The travelers, mounted on strong horses, proceeded like a caravan, skirting first the base of a lofty hill, covered with broad-leaved fig-trees, dark mastics, and yellow-hued pomegranates. A forest of verdant oak served to shelter them from the rain, for the sun, gleaming brightly when they left Nazareth, had long been hidden. The horizon was dark with heavy clouds, and in the plain the rain was falling, gleaming like silver as it descended. At this point the valley of Nazareth is enclosed by mountains, and Mount Carmel, whose rugged peak forms, on the left, a strong and lofty wall. Brooks had become torrents, and these torrents had overflowed their banks. The River Cison had swelled and inundated the country— just as it had done long years before when Sisara and his troops were defeated. The roads were deluged. It was necessary to take a roundabout course, and then proceed by rough and difficult paths. But when they began to descend, they found—as happened frequently in this climate—warm and gentle breezes prevailing, and all the fragrant odors of spring. The Great Sea, the Mediterranean, flowed in solemn beauty below, and the horizon was aflame with gold and scarlet and silver.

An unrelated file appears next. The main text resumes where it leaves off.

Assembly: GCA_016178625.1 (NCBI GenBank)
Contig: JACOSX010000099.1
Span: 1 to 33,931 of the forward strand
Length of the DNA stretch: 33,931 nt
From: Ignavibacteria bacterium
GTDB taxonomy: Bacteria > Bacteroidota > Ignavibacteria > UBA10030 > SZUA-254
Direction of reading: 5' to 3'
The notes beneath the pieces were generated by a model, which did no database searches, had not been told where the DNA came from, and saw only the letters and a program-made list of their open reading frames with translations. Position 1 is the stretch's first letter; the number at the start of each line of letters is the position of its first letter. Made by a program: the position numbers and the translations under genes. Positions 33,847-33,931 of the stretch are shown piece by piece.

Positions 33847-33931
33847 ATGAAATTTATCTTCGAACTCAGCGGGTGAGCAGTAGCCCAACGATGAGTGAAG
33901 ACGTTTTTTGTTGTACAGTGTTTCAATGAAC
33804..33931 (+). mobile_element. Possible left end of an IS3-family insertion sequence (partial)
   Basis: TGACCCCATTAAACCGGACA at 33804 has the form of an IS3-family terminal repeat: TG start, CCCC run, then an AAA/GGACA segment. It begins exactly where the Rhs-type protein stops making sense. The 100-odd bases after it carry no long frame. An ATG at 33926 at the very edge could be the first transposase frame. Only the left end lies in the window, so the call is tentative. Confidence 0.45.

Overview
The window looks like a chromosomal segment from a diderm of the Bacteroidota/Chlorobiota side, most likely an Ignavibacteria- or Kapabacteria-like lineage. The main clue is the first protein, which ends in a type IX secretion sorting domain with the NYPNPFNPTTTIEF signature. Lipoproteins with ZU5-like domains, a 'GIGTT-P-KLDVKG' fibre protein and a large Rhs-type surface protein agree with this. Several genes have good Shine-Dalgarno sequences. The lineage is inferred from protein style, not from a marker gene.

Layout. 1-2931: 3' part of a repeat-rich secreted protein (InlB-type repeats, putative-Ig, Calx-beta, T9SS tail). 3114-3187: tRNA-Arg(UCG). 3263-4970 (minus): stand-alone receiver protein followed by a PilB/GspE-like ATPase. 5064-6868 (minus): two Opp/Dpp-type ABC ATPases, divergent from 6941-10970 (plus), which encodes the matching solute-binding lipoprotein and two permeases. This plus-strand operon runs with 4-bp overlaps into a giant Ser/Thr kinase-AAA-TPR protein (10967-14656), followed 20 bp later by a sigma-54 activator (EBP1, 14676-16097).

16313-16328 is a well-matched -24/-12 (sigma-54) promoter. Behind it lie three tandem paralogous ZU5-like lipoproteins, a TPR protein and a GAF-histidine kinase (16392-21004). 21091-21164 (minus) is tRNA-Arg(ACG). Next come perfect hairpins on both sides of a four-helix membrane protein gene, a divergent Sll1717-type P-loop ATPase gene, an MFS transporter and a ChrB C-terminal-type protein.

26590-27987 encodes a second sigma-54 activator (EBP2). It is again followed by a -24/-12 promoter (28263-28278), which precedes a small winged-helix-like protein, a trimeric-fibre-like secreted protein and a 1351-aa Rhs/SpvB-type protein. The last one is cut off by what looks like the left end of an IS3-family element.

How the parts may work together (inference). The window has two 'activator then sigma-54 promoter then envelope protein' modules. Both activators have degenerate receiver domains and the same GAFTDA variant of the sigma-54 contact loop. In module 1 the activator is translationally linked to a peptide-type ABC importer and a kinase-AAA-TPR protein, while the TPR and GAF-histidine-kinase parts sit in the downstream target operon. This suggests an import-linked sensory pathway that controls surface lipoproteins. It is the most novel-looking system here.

"Oh!" exclaimed the child Mary.  "If our Creator has made the earth so beautiful for us now, what must it have been before the Fall?"

And the thoughts of her heart soared to heaven. On these heights she seemed so much closer to Him.

The journey from Nazareth to Jerusalem is about eighty miles, and should, at most, have taken only four or five days, but it was fully a week before the travelers arrived in sight of the Holy City. They saluted it with a hymn of praise and the next day entered it by the Gate of Ephraim, going at once to the Temple.

Zachary, one of the priests of the course of Abia, a distant relative of Anne's, was then performing the priestly duties. Neither Anne nor Joachim had sent him word of their approach, but as they entered the Temple he came out to meet and welcome them.

"I expected you," he said, raising his hand in blessing. "A young messenger, beautiful as an angel of light, came before you, warning me of your arrival."

This greatly startled Anne and Joachim. They exchanged glances—and though they did not reply they felt strengthened by the thought that they had fulfilled God's will in bringing their daughter to His service. Upon presenting a child to the Temple it was customary to offer a lamb or two small doves— the last offering that of the poor—the offering also of the daughter of Joachim and Anne. They were sacrificed upon the Altar of Propitiation, in the presence of all the relatives and neighbors of the young virgin.